The Interior Sinai, by Venerable Fulton Sheen, 8 January 1933

1952 photograph of Venerable Fulton John Sheen produced as promotional material for the television show 'Life is Worth Living'Modern science has explored the whole surface of the earth, made the sea reveal the secrets of its depths, the sun tell the story of its wanderings, and the stars the mystery of their light – but all this exploration is external. Modern man has done little yet to explore that region which is nearest to him, and yet most unknown, namely, the depths of his own conscience. To such an exploration I would invite you.

What is conscience? Conscience is an interior government, exercising the same functions as all human government, namely, legislative, executive and judicial. It has its Congress, its President, and its Supreme Court, it makes laws, it witnesses our actions in relation to the laws, and finally it judges us.

First of all, conscience legislates. One needs only to live to know that there is in each of us an interior Sinai, from which is promulgated amid the thunder and lightning of daily life, a law telling us to do good and avoid evil. That interior voice fills us with a sense of responsibility, reminding us, not that we must do certain things, but that we ought to do certain things, for the diiference between a machine and a man is the difference between rmist and ought. Without even being consulted, conscience plays its legislative role, pronouncing some actions to be in themselves evil and unjust, and others in themselves moral and good. Hence when citizens fail to see a relationship existing between a human law and the law of their own conscience, they feel they are free to disobey, and their justifying cry is, “My conscience tells me it is wrong.”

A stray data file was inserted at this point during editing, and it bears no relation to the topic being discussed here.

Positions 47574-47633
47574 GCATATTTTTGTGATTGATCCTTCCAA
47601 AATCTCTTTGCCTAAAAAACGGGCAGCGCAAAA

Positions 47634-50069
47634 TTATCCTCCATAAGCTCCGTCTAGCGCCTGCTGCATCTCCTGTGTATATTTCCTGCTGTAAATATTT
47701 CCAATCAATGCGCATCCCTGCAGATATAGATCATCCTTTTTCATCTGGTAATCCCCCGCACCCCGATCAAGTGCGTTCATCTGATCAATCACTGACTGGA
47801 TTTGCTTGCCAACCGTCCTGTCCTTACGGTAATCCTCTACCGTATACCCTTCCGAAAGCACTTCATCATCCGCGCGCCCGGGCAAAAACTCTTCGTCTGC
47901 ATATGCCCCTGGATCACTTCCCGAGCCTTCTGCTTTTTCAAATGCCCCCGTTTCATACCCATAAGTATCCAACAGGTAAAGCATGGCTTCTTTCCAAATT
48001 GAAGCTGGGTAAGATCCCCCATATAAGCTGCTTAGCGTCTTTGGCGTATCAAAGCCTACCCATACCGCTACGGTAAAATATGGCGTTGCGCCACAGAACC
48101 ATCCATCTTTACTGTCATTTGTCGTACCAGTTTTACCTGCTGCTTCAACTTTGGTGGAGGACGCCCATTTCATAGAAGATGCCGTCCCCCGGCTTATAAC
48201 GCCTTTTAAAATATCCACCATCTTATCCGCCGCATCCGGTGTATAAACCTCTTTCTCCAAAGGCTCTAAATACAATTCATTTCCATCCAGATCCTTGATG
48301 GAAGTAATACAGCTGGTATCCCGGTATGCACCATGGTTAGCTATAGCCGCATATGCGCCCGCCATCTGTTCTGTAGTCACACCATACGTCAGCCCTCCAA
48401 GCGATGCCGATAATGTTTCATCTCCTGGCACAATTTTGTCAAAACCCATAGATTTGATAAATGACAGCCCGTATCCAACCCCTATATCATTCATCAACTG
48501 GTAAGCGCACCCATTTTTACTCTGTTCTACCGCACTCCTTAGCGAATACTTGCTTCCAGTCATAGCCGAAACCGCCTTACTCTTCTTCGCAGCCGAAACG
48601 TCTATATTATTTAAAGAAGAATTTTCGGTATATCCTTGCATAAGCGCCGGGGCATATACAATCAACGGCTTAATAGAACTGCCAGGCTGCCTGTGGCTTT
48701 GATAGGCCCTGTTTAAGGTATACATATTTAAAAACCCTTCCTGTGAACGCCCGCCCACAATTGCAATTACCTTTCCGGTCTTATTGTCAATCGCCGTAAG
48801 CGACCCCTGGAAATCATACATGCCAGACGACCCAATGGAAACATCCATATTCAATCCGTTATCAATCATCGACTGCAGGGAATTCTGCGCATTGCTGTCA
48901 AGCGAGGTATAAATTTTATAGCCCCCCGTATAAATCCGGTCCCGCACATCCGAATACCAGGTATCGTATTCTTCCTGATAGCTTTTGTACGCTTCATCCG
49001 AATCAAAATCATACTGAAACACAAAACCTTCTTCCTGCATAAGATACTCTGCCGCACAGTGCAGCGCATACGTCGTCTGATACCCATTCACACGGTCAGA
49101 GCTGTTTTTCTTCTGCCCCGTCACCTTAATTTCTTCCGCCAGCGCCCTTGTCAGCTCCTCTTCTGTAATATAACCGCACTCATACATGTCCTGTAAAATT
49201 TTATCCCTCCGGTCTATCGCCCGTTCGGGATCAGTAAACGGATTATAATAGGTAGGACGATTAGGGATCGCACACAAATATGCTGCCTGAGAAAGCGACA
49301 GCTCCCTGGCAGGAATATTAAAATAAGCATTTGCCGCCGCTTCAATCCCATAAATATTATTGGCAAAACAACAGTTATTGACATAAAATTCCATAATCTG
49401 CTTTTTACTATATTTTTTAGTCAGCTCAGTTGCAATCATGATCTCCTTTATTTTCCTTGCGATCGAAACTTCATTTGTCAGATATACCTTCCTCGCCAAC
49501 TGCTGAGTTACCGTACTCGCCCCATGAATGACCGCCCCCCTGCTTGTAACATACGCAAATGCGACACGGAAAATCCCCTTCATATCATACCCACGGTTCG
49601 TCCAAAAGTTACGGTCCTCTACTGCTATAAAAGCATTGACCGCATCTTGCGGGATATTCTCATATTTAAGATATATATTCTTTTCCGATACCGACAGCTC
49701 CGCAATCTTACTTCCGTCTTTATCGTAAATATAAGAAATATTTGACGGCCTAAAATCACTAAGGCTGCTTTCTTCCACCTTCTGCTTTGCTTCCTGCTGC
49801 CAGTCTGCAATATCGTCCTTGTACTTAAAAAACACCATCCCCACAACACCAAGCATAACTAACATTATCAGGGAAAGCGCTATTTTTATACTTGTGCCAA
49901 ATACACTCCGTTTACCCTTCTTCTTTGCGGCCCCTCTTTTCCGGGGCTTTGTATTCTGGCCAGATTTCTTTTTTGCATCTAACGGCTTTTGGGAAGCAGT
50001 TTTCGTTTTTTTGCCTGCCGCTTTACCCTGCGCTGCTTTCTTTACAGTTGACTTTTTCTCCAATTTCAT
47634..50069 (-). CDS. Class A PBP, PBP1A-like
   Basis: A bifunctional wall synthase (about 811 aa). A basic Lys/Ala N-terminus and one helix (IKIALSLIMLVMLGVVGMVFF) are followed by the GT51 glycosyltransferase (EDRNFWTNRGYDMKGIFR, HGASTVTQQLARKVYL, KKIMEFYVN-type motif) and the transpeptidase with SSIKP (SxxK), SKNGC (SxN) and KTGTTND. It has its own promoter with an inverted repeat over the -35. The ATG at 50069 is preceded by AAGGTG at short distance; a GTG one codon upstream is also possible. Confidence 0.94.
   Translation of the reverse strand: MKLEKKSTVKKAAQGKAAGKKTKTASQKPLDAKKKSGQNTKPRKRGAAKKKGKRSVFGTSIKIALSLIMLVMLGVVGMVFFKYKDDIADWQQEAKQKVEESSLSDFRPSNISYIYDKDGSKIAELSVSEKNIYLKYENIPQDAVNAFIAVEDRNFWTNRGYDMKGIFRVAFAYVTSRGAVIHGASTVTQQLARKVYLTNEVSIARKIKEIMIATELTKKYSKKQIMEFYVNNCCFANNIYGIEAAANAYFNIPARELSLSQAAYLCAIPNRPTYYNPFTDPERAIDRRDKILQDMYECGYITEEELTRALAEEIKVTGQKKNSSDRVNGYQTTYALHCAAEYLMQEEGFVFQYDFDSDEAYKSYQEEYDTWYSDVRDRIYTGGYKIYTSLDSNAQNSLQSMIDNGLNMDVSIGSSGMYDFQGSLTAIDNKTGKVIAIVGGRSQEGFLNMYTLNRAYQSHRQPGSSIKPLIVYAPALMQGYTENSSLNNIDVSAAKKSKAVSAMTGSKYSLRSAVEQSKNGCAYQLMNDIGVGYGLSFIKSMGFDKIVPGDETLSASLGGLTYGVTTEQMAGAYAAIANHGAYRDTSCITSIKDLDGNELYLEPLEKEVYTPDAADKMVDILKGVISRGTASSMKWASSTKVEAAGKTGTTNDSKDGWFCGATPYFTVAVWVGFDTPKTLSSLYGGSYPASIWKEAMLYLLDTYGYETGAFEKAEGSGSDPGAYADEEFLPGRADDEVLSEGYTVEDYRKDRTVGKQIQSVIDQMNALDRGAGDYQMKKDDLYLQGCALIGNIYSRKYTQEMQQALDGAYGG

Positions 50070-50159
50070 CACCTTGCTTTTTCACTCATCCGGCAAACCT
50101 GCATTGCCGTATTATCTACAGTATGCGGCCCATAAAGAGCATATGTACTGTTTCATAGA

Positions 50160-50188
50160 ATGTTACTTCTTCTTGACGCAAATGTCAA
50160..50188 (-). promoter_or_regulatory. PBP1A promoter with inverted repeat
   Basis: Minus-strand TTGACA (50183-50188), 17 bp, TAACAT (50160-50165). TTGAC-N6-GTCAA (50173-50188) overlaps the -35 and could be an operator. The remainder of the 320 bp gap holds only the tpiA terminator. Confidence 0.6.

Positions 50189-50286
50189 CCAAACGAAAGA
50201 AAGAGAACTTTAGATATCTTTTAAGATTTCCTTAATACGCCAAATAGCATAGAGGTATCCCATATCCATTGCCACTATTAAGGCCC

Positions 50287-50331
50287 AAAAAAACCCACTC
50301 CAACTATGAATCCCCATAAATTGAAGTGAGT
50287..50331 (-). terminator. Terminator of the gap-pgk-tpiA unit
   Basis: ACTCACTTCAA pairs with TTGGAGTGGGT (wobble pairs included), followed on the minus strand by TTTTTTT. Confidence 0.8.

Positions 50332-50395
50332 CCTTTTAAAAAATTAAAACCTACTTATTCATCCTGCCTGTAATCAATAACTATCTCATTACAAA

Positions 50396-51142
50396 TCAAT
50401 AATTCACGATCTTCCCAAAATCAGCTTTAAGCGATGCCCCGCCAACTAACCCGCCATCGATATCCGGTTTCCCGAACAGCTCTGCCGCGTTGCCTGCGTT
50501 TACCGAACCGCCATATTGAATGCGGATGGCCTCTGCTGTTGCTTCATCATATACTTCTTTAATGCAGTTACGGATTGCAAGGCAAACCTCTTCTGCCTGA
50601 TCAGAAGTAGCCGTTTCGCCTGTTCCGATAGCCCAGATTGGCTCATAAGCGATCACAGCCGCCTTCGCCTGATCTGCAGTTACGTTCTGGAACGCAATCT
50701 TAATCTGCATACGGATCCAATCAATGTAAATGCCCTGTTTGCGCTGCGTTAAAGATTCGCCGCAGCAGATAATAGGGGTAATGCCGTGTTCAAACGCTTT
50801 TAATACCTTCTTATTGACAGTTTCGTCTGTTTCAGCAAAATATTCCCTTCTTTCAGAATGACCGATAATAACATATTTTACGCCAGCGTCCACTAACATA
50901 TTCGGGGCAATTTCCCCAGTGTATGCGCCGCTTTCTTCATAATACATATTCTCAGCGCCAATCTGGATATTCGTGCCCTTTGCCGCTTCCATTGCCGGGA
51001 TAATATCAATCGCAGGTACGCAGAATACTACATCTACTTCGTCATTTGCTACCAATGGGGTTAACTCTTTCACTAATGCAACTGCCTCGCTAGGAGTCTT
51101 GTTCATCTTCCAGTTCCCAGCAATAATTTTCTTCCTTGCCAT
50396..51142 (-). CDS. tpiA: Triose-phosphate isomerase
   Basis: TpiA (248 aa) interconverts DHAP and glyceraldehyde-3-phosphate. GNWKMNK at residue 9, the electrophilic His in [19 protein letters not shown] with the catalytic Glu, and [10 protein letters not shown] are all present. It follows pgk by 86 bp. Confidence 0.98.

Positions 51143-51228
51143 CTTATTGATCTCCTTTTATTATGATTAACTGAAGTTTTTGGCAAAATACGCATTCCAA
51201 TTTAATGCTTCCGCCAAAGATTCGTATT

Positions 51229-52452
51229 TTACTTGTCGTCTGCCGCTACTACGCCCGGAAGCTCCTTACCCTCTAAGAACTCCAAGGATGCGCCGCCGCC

Secondly, conscience not only is legislative, in the sense that it lays down a law, but it is also executive, in the sense that it witnesses the application of the law to actions. An imperfect, but helpful, analogy is to be found in our own government. Congress passes a law, then the President witnesses and approves it, thus applying the law to the lives of citizens. In like manner, conscience executes laws in the sense that it witnesses the fidelity of our actions to the law. Aided by memory, it tells us the value of our actions, tells us if we were total masters of ourselves, how much passion, environment, force and fury infiuence us; whether our consequences were foreseen or unforeseen; shows us, as in a mirror, the footsteps of all our actions; points its finger at the vestiges of our decisions; comes to us as a true witness and says : “I was there, I saw you do it. You had such and such an intention.” In the administration of human justice the law can call together only those witnesses who have known me externally, but conscience as a witness summons not only those who saw me, but summons me who knows myself. And whether I like it or not, I cannot lie to what it witnesses against me.